'Letters in a Box' collects vet's letters written during WWII
WILLIAMSTOWN — By the time he was 23 years old, First Lieutenant Robert L. Stone had left Williams College and completed 40 combat missions in the South Pacific region as a World War II bombardier with the U.S. Army Air Forces.
During that time, he sent home more than 150 letters, telegrams and postcards to his father, North Adams native Jake Stone, and various family members, then living on Park Avenue in New York City. His father kept every word — typically signed "Bobby" or "Bob" — in a round brown checked Saks Fifth Avenue hat box.
The letters stayed with the family and were given to Bob Stone in the 1970s, but stayed in the box in a basement. His medals and ribbons were also kept upstairs, out of everyday view until about a decade ago, when Otis Baker, the child of visiting family friends saw them. The boy questioned the retired veteran about his service. And for the first time, in possibly decades, Bob spoke about the war.
Just in time for Veterans Day, Bob Stone's letters and his story as it connects to his seven other family members who were involved in the WWII efforts, have been published in a 421-page hardcover book, "Letters in a Box," compiled by his wife, Sheila M. Stone of Williamstown, and his stepdaughter, Ali Adair, of Washington, D.C. The book also includes passages from "The Greatest Generation," with author Tom Brokaw's permission.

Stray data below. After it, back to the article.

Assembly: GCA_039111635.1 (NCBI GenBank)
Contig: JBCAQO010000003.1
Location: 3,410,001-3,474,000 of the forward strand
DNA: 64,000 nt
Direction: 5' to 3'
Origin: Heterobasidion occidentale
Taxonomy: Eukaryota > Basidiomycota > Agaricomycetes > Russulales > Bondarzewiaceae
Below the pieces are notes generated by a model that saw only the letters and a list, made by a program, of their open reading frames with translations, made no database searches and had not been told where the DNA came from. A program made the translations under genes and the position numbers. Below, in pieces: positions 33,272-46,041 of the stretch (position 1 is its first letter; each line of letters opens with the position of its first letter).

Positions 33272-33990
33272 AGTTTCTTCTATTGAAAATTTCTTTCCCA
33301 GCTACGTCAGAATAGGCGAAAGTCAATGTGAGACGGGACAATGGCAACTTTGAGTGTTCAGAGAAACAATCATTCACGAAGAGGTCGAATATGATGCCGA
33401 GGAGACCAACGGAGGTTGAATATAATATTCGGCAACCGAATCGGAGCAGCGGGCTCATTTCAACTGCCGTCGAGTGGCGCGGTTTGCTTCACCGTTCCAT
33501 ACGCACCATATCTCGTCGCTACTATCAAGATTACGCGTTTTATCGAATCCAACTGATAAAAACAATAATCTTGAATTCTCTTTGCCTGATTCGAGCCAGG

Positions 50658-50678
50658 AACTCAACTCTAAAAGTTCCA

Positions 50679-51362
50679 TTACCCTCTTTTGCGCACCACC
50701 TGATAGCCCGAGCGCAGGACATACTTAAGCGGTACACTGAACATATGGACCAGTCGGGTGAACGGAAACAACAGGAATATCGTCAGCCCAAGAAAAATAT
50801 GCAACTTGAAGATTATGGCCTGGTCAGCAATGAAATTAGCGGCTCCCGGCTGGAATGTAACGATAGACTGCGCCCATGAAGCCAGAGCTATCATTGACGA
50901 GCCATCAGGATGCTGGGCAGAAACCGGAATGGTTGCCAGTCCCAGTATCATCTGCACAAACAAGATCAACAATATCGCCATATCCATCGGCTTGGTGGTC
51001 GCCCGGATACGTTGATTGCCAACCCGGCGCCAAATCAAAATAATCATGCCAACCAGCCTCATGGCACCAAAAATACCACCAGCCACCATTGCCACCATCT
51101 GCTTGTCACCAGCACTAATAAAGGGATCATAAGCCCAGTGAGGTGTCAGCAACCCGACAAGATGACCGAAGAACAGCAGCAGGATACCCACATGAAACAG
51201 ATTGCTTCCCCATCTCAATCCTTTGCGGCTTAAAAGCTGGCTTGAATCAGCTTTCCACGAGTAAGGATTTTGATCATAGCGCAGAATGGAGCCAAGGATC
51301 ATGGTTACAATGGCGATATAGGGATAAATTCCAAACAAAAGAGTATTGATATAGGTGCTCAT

Instead of selling the 600 copies, the family is giving them away to family members, friends, schools and interested people, with distribution and shipping help from the students and staff at Pine Cobble School in Williamstown and the local post office. Karen Goodman at Goodman's Jewelers on Spring Street is also helping to distribute the books locally to those who request them.
Sheila said this project is being done to not only preserve the legacy of a now dying generation of veterans, but to support the current generation. In lieu of listing a purchase price, Stone's encouraging people to donate funds to the Wounded Warrior Project. The charitable organization supports the holistic healing, employment, civic engagement and well-being of service members incurring an injury or illness, physical or mental, on or after Sept. 11, 2001.
Sheila said that although several members of the Stone family "were in two of the deadliest battles of World War II, our family was extremely lucky that nothing serious happened to them. Not all families are as fortunate as ours."
Bob's stepdaughter, Ali Adair said neither she or her mother considered themselves history buffs, but when they came across the hat box of letters, Bob's scrapbooks and photos, they couldn't help but read them cover-to-cover, over and over again.
Adair said text books used in high school and college tend to give people a lot of dates and basic histories. "This gives you a much richer background of what it took to go through these things ... and tells you what it's like, from when you're signed up from the military to when your discharged," she said.
As it goes, a 19-year-old Bob Stone was studying in his dorm room at Williams College when he tuned into President Franklin D. Roosevelt's Dec. 8, 1941 radio announcement that Japanese bombers had attacked naval ships at Pearl Harbor.